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CHAPTER SUMMARY AND NOTES
CHAPTER 30: On Parole
The wake up call comes from the sentinel who shouts on seeing Dr. Livesey. Though Jim is happy to hear this, he can't face him as he feels ashamed of his conduct. Silver welcomes the Doctor and tells him that he has a surprise for him. Dr. Livesey asks Silver if it was Jim. He proceeds to treat his patients without paying much attention to Jim. He is quite absorbed in his work. After checking on everyone, Dr. Livesey asks Silver if he can speak to Jim in private. Silver accompanies Jim outside and leaves him with the Doctor.
The Doctor had a lot to say. He tells Jim that leaving his crew and running away during the time he was needed most was unkind and cowardly. Jim weeps at this and tells the Doctor that he had blamed himself enough for it. When the Doctor begs him to escape, he tells him about the word given to Silver. He tells the Doctor that he had recaptured the ship and briefly describes his adventures. Dr. Livesey is delighted to hear this and praises Jim for his efforts.
He asks Silver not to rush for treasure. Silver agrees to it. He tells him that he won't, at least not at the cost of his and Jim's life. Dr. Livesey assures him a fair trial after they get back. Silver is thrilled to hear this. After asking Silver to take care of Jim, the Doctor leaves the stockade alone.
Jim comes into contact with Dr. Livesey. At this moment, Jim feels ashamed to face him for his misdeeds, especially after finding out the state they are in, Jim again blames himself.
When Silver announces that he has a surprise for the doctor, he promptly asks if it were Jim. The doctor gets on while his chores inquiring about his patients' health and cheering them up. He doesn't pay much attention to Jim. This must surely build up Jim's sense of disgrace. Silver allows the doctor to speak to Jim in private. This causes another uproar among his men but he is the least concerned.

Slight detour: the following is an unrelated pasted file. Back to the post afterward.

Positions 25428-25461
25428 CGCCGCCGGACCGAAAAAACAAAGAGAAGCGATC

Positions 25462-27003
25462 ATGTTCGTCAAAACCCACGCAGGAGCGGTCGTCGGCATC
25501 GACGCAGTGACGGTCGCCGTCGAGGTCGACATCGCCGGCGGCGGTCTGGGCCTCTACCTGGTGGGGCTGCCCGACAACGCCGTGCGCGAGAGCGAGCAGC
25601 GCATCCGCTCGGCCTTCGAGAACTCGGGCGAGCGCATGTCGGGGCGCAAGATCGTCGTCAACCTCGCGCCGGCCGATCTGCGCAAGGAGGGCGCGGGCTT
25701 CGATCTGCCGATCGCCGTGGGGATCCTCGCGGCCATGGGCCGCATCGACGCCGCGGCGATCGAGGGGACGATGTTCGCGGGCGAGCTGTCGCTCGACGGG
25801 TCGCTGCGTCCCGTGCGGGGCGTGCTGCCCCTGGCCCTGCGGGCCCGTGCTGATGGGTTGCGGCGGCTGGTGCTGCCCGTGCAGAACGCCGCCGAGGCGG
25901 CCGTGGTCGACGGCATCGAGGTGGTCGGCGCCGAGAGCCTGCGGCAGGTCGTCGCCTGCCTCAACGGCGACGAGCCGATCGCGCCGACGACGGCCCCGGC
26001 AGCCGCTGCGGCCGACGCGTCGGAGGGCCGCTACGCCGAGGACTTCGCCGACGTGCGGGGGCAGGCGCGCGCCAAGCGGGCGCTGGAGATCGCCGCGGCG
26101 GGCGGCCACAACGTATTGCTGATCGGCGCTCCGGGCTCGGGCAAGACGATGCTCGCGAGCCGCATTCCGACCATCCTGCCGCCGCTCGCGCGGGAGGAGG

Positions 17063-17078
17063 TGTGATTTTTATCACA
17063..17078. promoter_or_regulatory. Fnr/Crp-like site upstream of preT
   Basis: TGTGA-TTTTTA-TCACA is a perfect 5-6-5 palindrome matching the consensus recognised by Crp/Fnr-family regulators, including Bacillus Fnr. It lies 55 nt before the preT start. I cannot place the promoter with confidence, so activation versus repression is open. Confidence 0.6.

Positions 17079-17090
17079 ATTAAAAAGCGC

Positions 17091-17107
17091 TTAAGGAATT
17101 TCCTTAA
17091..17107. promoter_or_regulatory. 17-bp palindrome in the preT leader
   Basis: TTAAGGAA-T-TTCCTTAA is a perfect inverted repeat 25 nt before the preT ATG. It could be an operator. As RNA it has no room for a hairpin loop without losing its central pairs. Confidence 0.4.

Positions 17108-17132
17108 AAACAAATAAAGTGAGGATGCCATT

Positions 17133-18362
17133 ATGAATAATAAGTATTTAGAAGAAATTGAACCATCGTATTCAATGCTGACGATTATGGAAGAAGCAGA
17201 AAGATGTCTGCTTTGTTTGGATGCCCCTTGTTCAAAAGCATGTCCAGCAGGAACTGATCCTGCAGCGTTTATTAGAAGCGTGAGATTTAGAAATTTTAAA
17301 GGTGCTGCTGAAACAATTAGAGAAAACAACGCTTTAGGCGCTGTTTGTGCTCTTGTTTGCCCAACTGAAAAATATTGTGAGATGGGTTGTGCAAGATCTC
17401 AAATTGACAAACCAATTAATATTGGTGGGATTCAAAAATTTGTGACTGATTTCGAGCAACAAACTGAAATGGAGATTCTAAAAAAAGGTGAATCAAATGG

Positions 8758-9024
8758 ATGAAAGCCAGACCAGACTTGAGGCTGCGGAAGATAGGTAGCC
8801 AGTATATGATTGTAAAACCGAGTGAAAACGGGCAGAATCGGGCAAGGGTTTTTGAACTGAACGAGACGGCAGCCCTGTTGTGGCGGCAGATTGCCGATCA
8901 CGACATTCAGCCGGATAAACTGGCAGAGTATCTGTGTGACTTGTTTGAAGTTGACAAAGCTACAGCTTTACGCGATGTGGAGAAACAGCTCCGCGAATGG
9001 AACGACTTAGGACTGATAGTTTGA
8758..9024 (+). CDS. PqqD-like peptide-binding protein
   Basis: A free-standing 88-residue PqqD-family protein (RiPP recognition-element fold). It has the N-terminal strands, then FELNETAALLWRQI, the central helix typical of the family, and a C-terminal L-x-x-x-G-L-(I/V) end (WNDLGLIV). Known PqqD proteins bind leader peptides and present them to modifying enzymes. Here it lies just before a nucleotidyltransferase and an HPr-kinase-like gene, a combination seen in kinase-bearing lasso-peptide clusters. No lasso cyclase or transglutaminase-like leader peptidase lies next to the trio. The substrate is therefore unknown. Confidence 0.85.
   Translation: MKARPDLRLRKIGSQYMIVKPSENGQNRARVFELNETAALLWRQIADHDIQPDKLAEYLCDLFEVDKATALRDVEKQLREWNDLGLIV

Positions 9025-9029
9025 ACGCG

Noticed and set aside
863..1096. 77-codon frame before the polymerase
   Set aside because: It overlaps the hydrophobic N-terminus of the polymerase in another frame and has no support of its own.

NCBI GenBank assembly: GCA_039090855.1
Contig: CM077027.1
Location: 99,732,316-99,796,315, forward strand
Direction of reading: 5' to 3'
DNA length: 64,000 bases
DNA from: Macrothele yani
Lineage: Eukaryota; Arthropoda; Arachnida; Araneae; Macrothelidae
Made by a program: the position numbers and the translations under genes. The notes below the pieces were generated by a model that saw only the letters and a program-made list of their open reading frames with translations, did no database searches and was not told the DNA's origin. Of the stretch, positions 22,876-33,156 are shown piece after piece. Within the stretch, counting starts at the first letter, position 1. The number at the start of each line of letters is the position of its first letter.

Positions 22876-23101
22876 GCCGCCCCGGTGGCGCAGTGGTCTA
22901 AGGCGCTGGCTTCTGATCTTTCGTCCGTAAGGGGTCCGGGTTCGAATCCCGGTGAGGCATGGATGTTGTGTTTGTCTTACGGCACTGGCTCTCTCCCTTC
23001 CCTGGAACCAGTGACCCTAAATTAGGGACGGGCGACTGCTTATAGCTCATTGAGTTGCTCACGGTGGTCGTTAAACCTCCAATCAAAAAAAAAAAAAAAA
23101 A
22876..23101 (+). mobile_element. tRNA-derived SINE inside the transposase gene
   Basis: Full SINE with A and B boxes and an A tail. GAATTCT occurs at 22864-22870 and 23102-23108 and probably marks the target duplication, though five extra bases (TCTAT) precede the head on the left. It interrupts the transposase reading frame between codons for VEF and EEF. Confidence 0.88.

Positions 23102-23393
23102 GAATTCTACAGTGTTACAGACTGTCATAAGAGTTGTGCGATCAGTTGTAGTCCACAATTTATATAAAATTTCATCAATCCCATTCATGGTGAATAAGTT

The doctor makes Jim aware of the stupidity of his actions. He asks Jim to escape form the camp now. Jim refuses to as he doesn't want to go back on his word given to Long John Silver. The doctor is delighted to hear that Jim has recaptured their ship. Their conversation shows the level of intimacy and trust they share. The reader also realizes that Silver has informed the Squire of his decision to side with him. This does confuse the reader because Silver seems to be constantly seeking his benefit.
As the Chapter ends, Stevenson gives us details about the main character in the story. Jim's quality of being true to himself is illustrated when he refuses to break the promise given to Silver. The reader may note the doctor is bought into the scene after a long time. Stevenson points his picture as a man bound to his duty as a doctor. For, even in the enemy's camp, where he has the utmost threat to his life, he performs his function. The Doctor's quality to appreciate good work is again touched upon when he praises Jim for recapturing the ship.